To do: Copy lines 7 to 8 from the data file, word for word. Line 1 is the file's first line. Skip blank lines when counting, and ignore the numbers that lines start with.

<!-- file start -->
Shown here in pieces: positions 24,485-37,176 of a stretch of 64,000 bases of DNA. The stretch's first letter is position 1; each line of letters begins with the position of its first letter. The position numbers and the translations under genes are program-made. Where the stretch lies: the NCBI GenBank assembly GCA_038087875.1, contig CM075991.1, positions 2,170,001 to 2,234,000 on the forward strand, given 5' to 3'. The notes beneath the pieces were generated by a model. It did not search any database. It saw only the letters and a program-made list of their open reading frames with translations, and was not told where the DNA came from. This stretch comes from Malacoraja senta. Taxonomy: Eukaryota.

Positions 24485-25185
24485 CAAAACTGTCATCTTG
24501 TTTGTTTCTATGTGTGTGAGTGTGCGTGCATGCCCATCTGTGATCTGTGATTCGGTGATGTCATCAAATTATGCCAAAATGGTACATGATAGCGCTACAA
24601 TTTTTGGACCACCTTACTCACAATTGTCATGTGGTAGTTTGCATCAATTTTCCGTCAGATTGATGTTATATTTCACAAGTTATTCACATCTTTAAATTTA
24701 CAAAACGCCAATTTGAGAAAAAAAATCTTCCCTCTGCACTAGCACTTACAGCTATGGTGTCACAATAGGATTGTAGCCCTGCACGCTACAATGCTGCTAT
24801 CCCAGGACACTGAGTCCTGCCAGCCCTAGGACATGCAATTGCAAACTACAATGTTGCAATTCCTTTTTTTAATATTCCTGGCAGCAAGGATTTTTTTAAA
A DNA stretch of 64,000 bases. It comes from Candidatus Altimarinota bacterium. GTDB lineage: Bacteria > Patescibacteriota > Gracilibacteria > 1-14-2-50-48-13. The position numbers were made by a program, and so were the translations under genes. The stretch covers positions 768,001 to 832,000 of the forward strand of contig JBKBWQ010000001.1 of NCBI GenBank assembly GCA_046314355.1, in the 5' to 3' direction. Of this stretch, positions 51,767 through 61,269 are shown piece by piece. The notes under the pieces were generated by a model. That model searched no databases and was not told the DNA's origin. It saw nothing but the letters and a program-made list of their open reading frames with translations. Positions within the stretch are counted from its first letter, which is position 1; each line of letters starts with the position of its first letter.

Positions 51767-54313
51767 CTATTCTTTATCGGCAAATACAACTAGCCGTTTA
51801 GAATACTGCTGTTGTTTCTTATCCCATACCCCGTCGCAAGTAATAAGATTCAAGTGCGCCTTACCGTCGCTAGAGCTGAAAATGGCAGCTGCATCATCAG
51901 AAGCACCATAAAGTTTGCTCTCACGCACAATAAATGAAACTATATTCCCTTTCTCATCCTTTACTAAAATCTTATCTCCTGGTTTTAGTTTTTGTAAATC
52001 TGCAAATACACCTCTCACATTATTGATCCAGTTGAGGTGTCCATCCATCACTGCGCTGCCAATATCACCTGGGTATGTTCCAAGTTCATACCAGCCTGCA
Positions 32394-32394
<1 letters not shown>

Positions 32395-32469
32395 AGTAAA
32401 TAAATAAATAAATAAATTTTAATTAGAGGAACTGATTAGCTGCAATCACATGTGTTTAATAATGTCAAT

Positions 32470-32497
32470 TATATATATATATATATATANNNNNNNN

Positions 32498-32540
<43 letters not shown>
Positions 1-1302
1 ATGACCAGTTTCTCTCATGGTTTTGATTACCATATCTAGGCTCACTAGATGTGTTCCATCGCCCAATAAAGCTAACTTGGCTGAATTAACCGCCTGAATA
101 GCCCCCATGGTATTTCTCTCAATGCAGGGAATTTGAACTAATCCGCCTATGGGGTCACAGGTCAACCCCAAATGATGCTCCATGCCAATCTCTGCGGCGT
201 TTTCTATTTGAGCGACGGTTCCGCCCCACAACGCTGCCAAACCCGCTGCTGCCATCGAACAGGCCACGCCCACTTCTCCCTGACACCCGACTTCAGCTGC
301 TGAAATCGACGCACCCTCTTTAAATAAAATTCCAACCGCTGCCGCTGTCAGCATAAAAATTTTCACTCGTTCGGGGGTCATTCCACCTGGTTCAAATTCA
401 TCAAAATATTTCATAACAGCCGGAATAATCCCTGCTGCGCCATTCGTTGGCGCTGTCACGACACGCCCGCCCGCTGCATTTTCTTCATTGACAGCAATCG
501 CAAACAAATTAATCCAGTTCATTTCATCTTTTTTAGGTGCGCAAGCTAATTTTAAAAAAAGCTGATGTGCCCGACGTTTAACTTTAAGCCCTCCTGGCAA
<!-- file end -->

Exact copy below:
24801 CCCAGGACACTGAGTCCTGCCAGCCCTAGGACATGCAATTGCAAACTACAATGTTGCAATTCCTTTTTTTAATATTCCTGGCAGCAAGGATTTTTTTAAA
A DNA stretch of 64,000 bases. It comes from Candidatus Altimarinota bacterium. GTDB lineage: Bacteria > Patescibacteriota > Gracilibacteria > 1-14-2-50-48-13. The position numbers were made by a program, and so were the translations under genes. The stretch covers positions 768,001 to 832,000 of the forward strand of contig JBKBWQ010000001.1 of NCBI GenBank assembly GCA_046314355.1, in the 5' to 3' direction. Of this stretch, positions 51,767 through 61,269 are shown piece by piece. The notes under the pieces were generated by a model. That model searched no databases and was not told the DNA's origin. It saw nothing but the letters and a program-made list of their open reading frames with translations. Positions within the stretch are counted from its first letter, which is position 1; each line of letters starts with the position of its first letter.